When the Danish Design Centre awarded the 16 prizes for the Danish Design Award last month, half of the winners were previously nominated for INDEX: Award. And, more importantly, all the winning designs focus on improving peoples lives – not a new, fancy pepper grinder in sight!

One of our goals at INDEX: Design to Improve Life® has always been to reform the perception of design. Design shouldn’t just be about the aesthetics, but it should also be life-enhancing. And, judging from the selection of the Danish Design Award 2016 winners, we appear to have succeeded. Among the winners were an app to assist the blind, a latrine for disaster areas and a reinterpreted colostomy bag – among many others.

We’re proud of traditional Danish design and will never forget our roots. But, our passion since we established the organisation –about 15 years ago– was to identify and elevate design and designers that address real world problems. Our aim was to establish a new genre of design, while making a positive impact in the world.

INDEX: Design to Improve Life® was founded as an initiative of the Ministry of Business in 2001. The original aim was to create a worldwide design award that would reaffirm, as well as develop Denmark’s credibility as a progressive design nation.

So, how did we do it? We traveled all around the world, we talked and we listened. We met designers, media, CEOs, heads of design and innovation, academics and artists. And everyone, no matter whom we talked to and where we went, pointed to the human potential in design. Not only in reference to traditional products, but also in the design of services, processes and systems.

Through these conversations we established the concept of ‘Design to Improve Life’. Not only because it was –and still is– globally relevant, but because it could also nurture the human and democratic traits that lie deep within the DNA of Danish design. Just look at the Danish cooperative model, our recycling systems or our comprehensive architecture.

We were, in fact, not alone on our quest to encourage more designers to use their creativity for the good of humanity. We sat at the tip of an international wave that was slowly gaining momentum.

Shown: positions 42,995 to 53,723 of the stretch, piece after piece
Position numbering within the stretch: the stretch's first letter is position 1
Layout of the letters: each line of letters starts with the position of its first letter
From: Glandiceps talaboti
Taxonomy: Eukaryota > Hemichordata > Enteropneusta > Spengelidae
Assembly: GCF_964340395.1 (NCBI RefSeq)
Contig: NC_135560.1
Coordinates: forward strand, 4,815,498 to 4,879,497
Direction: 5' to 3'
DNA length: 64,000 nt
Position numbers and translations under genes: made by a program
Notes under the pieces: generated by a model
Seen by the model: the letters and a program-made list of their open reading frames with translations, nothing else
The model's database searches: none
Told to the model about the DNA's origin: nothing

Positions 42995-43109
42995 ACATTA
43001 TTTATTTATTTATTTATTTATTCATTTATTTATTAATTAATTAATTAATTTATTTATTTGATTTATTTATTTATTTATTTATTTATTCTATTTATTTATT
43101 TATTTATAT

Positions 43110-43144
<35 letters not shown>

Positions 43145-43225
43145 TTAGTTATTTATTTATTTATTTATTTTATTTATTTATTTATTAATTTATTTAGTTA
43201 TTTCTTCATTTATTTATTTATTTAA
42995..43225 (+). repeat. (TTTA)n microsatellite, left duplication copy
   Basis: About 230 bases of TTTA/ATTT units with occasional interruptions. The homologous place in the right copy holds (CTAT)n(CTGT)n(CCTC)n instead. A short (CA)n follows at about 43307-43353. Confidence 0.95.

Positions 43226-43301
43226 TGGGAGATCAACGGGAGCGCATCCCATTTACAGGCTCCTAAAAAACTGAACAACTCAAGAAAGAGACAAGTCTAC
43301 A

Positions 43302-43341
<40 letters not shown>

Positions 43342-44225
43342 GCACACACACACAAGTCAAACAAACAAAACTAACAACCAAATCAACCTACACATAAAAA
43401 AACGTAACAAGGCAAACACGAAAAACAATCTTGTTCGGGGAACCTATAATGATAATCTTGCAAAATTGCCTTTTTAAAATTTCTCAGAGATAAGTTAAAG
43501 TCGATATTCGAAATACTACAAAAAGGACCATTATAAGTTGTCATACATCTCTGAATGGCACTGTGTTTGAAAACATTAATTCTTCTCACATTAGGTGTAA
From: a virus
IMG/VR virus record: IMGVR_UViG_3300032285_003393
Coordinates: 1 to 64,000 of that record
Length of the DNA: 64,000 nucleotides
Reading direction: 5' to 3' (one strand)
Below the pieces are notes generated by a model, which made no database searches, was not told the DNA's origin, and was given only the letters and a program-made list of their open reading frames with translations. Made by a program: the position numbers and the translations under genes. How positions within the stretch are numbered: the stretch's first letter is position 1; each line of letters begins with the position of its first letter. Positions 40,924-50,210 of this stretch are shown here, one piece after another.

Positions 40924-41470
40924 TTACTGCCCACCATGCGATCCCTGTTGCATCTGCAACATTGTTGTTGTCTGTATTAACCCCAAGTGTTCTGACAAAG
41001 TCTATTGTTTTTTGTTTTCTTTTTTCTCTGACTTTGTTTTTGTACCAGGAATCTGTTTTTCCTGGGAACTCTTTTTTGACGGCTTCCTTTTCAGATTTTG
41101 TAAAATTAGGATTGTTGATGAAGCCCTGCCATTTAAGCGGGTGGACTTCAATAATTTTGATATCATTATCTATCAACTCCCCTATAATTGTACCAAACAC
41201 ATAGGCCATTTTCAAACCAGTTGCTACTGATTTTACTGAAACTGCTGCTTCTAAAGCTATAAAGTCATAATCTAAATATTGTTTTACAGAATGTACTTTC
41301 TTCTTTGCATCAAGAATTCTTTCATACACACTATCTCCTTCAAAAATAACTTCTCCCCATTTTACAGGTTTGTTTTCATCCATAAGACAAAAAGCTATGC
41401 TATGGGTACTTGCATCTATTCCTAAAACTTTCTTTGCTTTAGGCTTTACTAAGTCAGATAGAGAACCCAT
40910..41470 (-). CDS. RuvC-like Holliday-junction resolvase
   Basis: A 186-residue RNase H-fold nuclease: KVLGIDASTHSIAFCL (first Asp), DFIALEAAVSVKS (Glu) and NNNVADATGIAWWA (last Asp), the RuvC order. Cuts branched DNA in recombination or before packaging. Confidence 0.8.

But, the road to a new definition of design was still not easy. At the time, the Design Council, who represented the national design industry, saw the new direction as a form of treason against Danish design. As a ‘test’, they engaged INDEX: Design to Improve Life® in a fictitious court case, where we had to justify our ‘Design to Improve Life’ concept. Despite the Design Council’s ‘ruling’ that day –we lost the trial, but won the people’s vote– work has continued. We’ve quietly converted many of the most rigid design traditionalists, and even received an award from the Design Council in 2013.

Today, ‘Design to Improve Life’ is fast climbing its way up the industry’s agenda. It’s now seen as a key focal point for many powerful design bureaus and world-renowned design events. The private sector has also followed suit by realising the considerable commercial potential of life-improving design. Some key local examples include:

  • The Confederation of Danish Industry (“the strong voice of corporate Denmark”) have featured our winners on the front page of their publications
  • The Velux Foundations have invested in Chora Connection
  • Denmark recently held the world’s biggest summit for sustainable fashion design, run by our Design Society partners the Danish Fashion Institute
  • The Carlsberg Foundation now invests for ‘impact’, using triple bottom line with a focus on social returns
  • The Danish Government launched a new innovation strategy clearly driven by our work
  • And the finalists and nominees for the INDEX: Award 2015 are receiving significant attention from investors

So what now? Should we rest on our achievements and be satisfied that we managed to mobilise the design industry to unite aesthetics, impact and relevance? Or should we continue working towards creating more and better design solutions to the world’s greatest challenges? I think the answer is obvious.

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